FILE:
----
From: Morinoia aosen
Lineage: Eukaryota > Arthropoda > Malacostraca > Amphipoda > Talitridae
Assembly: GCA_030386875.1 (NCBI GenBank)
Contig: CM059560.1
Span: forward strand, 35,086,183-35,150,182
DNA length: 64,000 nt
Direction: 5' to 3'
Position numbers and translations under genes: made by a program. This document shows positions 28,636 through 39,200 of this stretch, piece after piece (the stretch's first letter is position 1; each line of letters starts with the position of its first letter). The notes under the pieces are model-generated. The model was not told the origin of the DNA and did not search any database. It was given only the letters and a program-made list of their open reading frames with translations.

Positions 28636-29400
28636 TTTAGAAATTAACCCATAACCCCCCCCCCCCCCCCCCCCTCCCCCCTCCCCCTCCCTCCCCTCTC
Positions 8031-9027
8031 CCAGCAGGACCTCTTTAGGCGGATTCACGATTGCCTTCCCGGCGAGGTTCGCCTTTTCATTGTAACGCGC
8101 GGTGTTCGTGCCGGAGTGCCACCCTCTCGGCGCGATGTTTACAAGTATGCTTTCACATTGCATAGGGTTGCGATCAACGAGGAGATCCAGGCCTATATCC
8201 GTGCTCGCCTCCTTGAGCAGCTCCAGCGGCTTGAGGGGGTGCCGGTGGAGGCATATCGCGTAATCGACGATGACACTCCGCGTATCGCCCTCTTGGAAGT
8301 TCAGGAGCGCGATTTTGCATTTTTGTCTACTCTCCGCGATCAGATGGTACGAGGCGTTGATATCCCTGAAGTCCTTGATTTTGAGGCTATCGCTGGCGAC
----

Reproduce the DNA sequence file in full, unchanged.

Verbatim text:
From: Morinoia aosen
Lineage: Eukaryota > Arthropoda > Malacostraca > Amphipoda > Talitridae
Assembly: GCA_030386875.1 (NCBI GenBank)
Contig: CM059560.1
Span: forward strand, 35,086,183-35,150,182
DNA length: 64,000 nt
Direction: 5' to 3'
Position numbers and translations under genes: made by a program. This document shows positions 28,636 through 39,200 of this stretch, piece after piece (the stretch's first letter is position 1; each line of letters starts with the position of its first letter). The notes under the pieces are model-generated. The model was not told the origin of the DNA and did not search any database. It was given only the letters and a program-made list of their open reading frames with translations.

Positions 28636-29400
28636 TTTAGAAATTAACCCATAACCCCCCCCCCCCCCCCCCCCTCCCCCCTCCCCCTCCCTCCCCTCTC
Positions 8031-9027
8031 CCAGCAGGACCTCTTTAGGCGGATTCACGATTGCCTTCCCGGCGAGGTTCGCCTTTTCATTGTAACGCGC
8101 GGTGTTCGTGCCGGAGTGCCACCCTCTCGGCGCGATGTTTACAAGTATGCTTTCACATTGCATAGGGTTGCGATCAACGAGGAGATCCAGGCCTATATCC
8201 GTGCTCGCCTCCTTGAGCAGCTCCAGCGGCTTGAGGGGGTGCCGGTGGAGGCATATCGCGTAATCGACGATGACACTCCGCGTATCGCCCTCTTGGAAGT
8301 TCAGGAGCGCGATTTTGCATTTTTGTCTACTCTCCGCGATCAGATGGTACGAGGCGTTGATATCCCTGAAGTCCTTGATTTTGAGGCTATCGCTGGCGAC